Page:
“I fear the day that technology will surpass our human interaction. The world will have a generation of idiots”—Albert Einstein
I’m no Einstein, but I know an idiot when I see one, and there’s no shortage of them. There are several common varieties. Let’s start with the garden variety, half of the population with the misfortune of having been endowed by nature with IQs average or below. I can hear you now. “Unfair, snobbish, the average person is plenty smart.” Politically correct balderdash. A person cannot graduate from college without an IQ of 115 and, because the ability of the brain to perform complex synthetic functions increases exponentially, not linearly with every point of IQ, the difference between 100 and 115 is huge. These unfortunate people are not to blame for their stupidity, but that does not alter the fact that they are not all that smart. I doubt they are the kind of idiot Albert was talking about. He probably was referring to smart idiots who do well in school but flunk common sense, evil idiots who don’t think past their own self interest far enough to realize it profits not a person to possess the world and lose their soul ( and their planet,) and gullible idiots who are so besotted with false beliefs, they are rewarded with seats in Congress. Whether or not Einstein anticipated the internet per se, he was spot on about idiots and technology.
I had a “smart idiot” friend who graduated with highest honors from Harvard. A big time early computer enthusiast, the idiot savant waxed ecstatic one evening during the early 90s about the bright future the internet would usher in. My warning that it would, in short order, be turned to the most nefarious purposes of human endeavor were summarily dismissed. In Washington DC on Jan 6, 2021 the havoc induced by the idiot-generative power of computer driven disinformation validated my (no-brainer) warning.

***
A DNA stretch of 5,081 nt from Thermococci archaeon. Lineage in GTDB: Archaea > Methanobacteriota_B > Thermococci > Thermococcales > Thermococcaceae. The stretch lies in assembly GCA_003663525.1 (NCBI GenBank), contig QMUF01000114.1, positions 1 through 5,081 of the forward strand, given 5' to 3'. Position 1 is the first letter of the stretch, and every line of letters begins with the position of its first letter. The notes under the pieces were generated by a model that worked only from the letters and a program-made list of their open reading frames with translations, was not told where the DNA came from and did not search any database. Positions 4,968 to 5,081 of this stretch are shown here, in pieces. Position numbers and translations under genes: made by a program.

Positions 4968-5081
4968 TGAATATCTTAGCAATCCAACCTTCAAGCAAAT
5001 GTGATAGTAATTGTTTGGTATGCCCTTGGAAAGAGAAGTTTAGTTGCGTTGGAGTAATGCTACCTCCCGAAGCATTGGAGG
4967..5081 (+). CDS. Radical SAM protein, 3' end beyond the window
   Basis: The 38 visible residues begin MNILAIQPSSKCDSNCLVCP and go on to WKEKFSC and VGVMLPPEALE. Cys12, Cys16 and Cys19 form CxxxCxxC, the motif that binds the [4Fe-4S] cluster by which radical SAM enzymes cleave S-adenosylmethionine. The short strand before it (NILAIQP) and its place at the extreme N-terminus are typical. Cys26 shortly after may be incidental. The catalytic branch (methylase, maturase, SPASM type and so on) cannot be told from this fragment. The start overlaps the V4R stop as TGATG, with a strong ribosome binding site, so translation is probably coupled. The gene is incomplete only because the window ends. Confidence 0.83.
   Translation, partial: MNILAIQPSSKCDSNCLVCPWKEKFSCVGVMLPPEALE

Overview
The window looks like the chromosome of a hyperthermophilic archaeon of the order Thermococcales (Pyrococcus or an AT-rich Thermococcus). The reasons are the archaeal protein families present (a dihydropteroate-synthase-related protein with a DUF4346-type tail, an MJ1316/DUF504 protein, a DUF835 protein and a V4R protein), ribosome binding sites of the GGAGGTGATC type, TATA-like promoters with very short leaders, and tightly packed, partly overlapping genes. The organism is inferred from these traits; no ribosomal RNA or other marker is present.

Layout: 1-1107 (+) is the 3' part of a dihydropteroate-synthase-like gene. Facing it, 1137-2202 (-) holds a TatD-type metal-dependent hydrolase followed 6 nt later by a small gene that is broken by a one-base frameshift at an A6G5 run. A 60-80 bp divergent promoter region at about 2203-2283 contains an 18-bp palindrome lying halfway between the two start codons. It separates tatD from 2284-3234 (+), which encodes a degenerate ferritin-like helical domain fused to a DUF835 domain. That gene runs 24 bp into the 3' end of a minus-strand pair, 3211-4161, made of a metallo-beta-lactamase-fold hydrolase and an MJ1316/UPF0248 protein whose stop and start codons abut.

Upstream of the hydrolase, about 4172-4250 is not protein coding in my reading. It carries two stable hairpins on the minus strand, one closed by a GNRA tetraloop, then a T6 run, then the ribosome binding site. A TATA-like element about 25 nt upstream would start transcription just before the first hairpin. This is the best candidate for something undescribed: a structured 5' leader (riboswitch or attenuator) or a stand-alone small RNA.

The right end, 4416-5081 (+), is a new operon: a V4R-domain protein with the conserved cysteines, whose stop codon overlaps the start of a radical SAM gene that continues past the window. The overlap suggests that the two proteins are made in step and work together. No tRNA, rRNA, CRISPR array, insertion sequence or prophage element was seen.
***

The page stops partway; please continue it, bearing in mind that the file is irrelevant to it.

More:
Though all stripes of idiots have been brainwashed, scammed and fleeced by propaganda and advertising from the beginning of time, when mass media came on the scene the scope and reach of disinformation accelerated many fold. Turn on your TV and mute the sound. Watch several commercials. Notice what they have in common. They generally consist of very brief scenes cascading upon each other to create a nonverbal narrative leading to the conclusion “this product makes people ecstatically happy.” Alternatively, they may say nothing about the product but present some kind of non-sensical situation or an uplifting or patriotic message that has nothing to do with what is being sold. The name of the company appears on the screen at the end to create an association between it and the feel good message.
You think you are unaffected? Think again. Even moi, the ultimate cynic and iconoclast with a level of sales resistance and self control the Dali Lama would approve of, became aware of the power of visual media to suck you in during our daughter’s high school years. We’d removed the TV from our home and the internet didn’t yet exist. (By the way, her grades skyrocketed as a result of our unpopular but wise action.) When we encountered TV outside the home, I felt as though my brain was being sucked into a whirlpool and entering a hypnotic state. Take this brainwashing and multiply it a thousand fold when the president tweets lies and Q-anon theories are spread all over the internet.